Mozambique News Agency

AIM Reports

 

No. 605, 1st March 2022

 


 

Contents

  • Mozambique’s economy to rebound strongly
  • Poor harvest expected in southern Mozambique
  • Kidnap mastermind arrested in South Africa
  • SERNIC arrest four kidnappers
  • South Africa to deploy more troops in Cabo Delgado
  • Frelimo concerned about revival of Renamo Military Junta
  • Covid-19: over 72 per cent vaccinated
  • President Nyusi calls for debt relief
  • Cyclone Ana leaves over 3,600 people in need of humanitarian assistance
  • Elephant tusks seized in Tete
  • Rail traffic reopens between Nampula and Cuamba
  • India grants US$10 million for Mueda water supply
  •  


     

    Mozambique’s economy to rebound strongly

    The Fitch Ratings agency expects Mozambique’s growth to accelerate this year as investment and production in Liquefied Natural Gas (LNG) ramps up. In an analysis released on 21 February, Fitch predicts a strong economic rebound as “the lifting of social distancing restrictions boosts private consumption, while a somewhat more stable security environment supports stronger investment, particularly into the hydrocarbon sector”.

    Fitch forecasts real GDP growth of five per cent this year, up from an estimated 2.8 per cent in 2021 and notably stronger than the 2015 to 2019 average of four per cent. It notes that the latest available data from the government’s National Statistics Institute (INE) shows that real GDP expanded by 3.4 per cent in the third quarter of last year, up from two per cent in the second quarter.

    Fitch expects this acceleration to continue. It previously predicted real GDP growth of 4.4 per cent and this is a sign of growing business confidence in the country. It should also be noted that Fitch predicts average real GDP growth for sub-Saharan Africa of 3.8 per cent.

    In particular, growth in private consumption is expected to accelerate due to the government’s decision to reduce restrictions put in place due to the Covid-19 pandemic. This is forecast to grow by 2.5 per cent, up from 1.6 per cent last year. Among the measures taken by the government are the opening of beaches and the return to normal business opening hours.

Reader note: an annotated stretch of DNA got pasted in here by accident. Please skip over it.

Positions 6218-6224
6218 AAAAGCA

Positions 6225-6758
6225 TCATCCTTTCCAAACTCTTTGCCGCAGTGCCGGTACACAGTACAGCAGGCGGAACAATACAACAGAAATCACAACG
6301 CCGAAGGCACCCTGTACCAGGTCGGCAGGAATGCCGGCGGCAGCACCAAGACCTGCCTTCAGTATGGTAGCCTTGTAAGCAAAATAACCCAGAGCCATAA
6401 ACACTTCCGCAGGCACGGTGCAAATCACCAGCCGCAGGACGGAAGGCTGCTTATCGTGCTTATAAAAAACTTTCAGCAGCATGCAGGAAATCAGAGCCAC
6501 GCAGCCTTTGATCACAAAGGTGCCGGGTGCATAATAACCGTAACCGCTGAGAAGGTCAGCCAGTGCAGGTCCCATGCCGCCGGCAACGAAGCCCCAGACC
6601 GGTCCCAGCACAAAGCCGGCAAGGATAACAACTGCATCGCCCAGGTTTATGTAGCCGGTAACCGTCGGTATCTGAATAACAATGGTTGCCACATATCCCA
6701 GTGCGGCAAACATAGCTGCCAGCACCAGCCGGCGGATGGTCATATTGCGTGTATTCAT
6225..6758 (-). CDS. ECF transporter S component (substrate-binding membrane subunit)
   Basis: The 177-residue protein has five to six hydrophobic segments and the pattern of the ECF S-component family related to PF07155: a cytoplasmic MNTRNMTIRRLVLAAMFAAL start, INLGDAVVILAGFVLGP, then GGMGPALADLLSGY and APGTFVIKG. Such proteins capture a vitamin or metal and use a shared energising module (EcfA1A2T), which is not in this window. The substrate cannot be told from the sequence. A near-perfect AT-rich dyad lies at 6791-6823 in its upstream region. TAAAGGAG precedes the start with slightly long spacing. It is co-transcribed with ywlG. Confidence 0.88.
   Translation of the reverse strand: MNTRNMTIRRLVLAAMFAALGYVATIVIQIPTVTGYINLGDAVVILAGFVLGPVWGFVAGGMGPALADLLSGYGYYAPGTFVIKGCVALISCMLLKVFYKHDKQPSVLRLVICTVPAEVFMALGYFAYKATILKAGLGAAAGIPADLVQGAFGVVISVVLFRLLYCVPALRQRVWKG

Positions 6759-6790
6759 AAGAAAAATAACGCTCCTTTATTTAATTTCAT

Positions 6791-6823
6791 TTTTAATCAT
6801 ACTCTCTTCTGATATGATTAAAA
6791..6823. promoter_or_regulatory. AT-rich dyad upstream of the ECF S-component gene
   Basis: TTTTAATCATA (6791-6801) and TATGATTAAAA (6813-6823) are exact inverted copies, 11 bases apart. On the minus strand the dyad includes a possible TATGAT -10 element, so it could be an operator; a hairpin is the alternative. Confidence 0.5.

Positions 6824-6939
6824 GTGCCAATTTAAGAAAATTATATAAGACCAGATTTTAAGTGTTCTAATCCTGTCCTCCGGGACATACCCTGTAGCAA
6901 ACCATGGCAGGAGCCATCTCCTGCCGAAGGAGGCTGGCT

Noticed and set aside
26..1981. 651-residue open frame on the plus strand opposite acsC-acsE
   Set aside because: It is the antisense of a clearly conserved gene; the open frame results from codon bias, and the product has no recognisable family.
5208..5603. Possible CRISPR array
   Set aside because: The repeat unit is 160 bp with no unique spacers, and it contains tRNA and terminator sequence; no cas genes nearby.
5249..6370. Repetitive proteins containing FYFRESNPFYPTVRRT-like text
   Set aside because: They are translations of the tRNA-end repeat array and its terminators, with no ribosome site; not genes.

In addition, Fitch notes that the country’s vaccination programme is gathering pace and that “the government's target of fully vaccinating half of the population by the end of 2022 looks likely to be achieved and even exceeded, potentially providing space for a faster loosening of restrictions. As the economy reopens, this will support labour market conditions and household incomes”.

    Fitch argues that private consumption will be “further buoyed by the first increase in the minimum wage in two years, which took effect in August 2021”. However, it acknowledges that this increase is on a sector basis with wage increases ranging from 1.5 per cent to 8.7 per cent, whilst inflation is predicted to be 7.5 per cent in 2022, up from 5.6 per cent last year.

    The agency is optimistic about the future of the LNG gas production facilities that are due to be built in the northern province of Cabo Delgado. Last year, the operator of one project, TotalEnergies, declared force majeure on its 20 billion US dollar development due to islamist terrorism. The other project, headed by ExxonMobil, has had its final investment decision delayed. However, Fitch notes the improved security situation and states that “Total indicated that it plans to restart construction on the large project this year, which we think should boost fixed investment”.

    In addition, Fitch points out that the country will become an exporter of LNG in the second half of the year when the floating LNG project operated by the Italian company ENI comes into production with a capacity of 3.4 million tonnes per annum.

    Fitch predicts that the LNG exports will more than offset increased imports of both consumer goods, due to stronger domestic demand, and capital goods as work on Total's LNG project ramps up.

    For Fitch, these forecasts are dependent on the continued success of Mozambican defence and security forces and its allies from Rwanda and SADC (Southern African Development Community). It warns that “further attacks or instability could delay the progress of the ENI and Total projects, potentially even encouraging them to pull operations out of the country and would stall other firms currently considering investment in the country, like ExxonMobil”.

    Poor harvest expected in southern Mozambique

    The US-funded Famine Early Warning Systems Network (FEWS NET) on 1 March warned that below-average rainfall is expected to result in a poor harvest in the southern Mozambican provinces of Gaza and Inhambane, and the southern parts of Manica and Sofala provinces.

    According to its latest Food Security Update, the lack of rainfall could result in failed harvests and is likely to result in a level 3 crisis in the interior of those areas. The report notes that a delayed start to rainfall at the beginning of the season and significantly below-average rainfall since late January is resulting in the wilting of crops, with crop failure likely as the forecast rainfall is not expected to reach minimum crop requirements.

    It adds that in the southern parts of Tete province food security will be “stressed” due to irregular rainfall resulting in multiple failed plantings. Households affected by the tropical storms Ana and Dumako will also face difficulties if they do not have enough seeds to replant.